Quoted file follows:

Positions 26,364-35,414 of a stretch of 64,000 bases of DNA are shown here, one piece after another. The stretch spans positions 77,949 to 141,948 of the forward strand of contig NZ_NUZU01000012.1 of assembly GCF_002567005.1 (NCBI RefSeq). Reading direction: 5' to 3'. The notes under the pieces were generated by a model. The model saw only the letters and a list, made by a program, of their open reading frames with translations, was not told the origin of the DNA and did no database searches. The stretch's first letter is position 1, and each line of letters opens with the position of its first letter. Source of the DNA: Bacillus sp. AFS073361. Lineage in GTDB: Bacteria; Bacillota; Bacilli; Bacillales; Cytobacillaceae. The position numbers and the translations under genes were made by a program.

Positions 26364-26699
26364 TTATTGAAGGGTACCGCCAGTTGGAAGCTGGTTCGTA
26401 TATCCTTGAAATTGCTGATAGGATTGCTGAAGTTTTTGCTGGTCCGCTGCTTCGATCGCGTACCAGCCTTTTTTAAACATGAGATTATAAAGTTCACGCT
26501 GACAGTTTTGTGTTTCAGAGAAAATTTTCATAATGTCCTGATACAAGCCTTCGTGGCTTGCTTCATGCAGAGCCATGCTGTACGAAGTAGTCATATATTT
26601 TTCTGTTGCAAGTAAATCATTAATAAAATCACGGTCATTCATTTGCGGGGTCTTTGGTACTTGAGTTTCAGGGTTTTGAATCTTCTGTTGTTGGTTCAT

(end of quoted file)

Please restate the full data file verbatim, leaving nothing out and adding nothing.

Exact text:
Positions 26,364-35,414 of a stretch of 64,000 bases of DNA are shown here, one piece after another. The stretch spans positions 77,949 to 141,948 of the forward strand of contig NZ_NUZU01000012.1 of assembly GCF_002567005.1 (NCBI RefSeq). Reading direction: 5' to 3'. The notes under the pieces were generated by a model. The model saw only the letters and a list, made by a program, of their open reading frames with translations, was not told the origin of the DNA and did no database searches. The stretch's first letter is position 1, and each line of letters opens with the position of its first letter. Source of the DNA: Bacillus sp. AFS073361. Lineage in GTDB: Bacteria; Bacillota; Bacilli; Bacillales; Cytobacillaceae. The position numbers and the translations under genes were made by a program.

Positions 26364-26699
26364 TTATTGAAGGGTACCGCCAGTTGGAAGCTGGTTCGTA
26401 TATCCTTGAAATTGCTGATAGGATTGCTGAAGTTTTTGCTGGTCCGCTGCTTCGATCGCGTACCAGCCTTTTTTAAACATGAGATTATAAAGTTCACGCT
26501 GACAGTTTTGTGTTTCAGAGAAAATTTTCATAATGTCCTGATACAAGCCTTCGTGGCTTGCTTCATGCAGAGCCATGCTGTACGAAGTAGTCATATATTT
26601 TTCTGTTGCAAGTAAATCATTAATAAAATCACGGTCATTCATTTGCGGGGTCTTTGGTACTTGAGTTTCAGGGTTTTGAATCTTCTGTTGTTGGTTCAT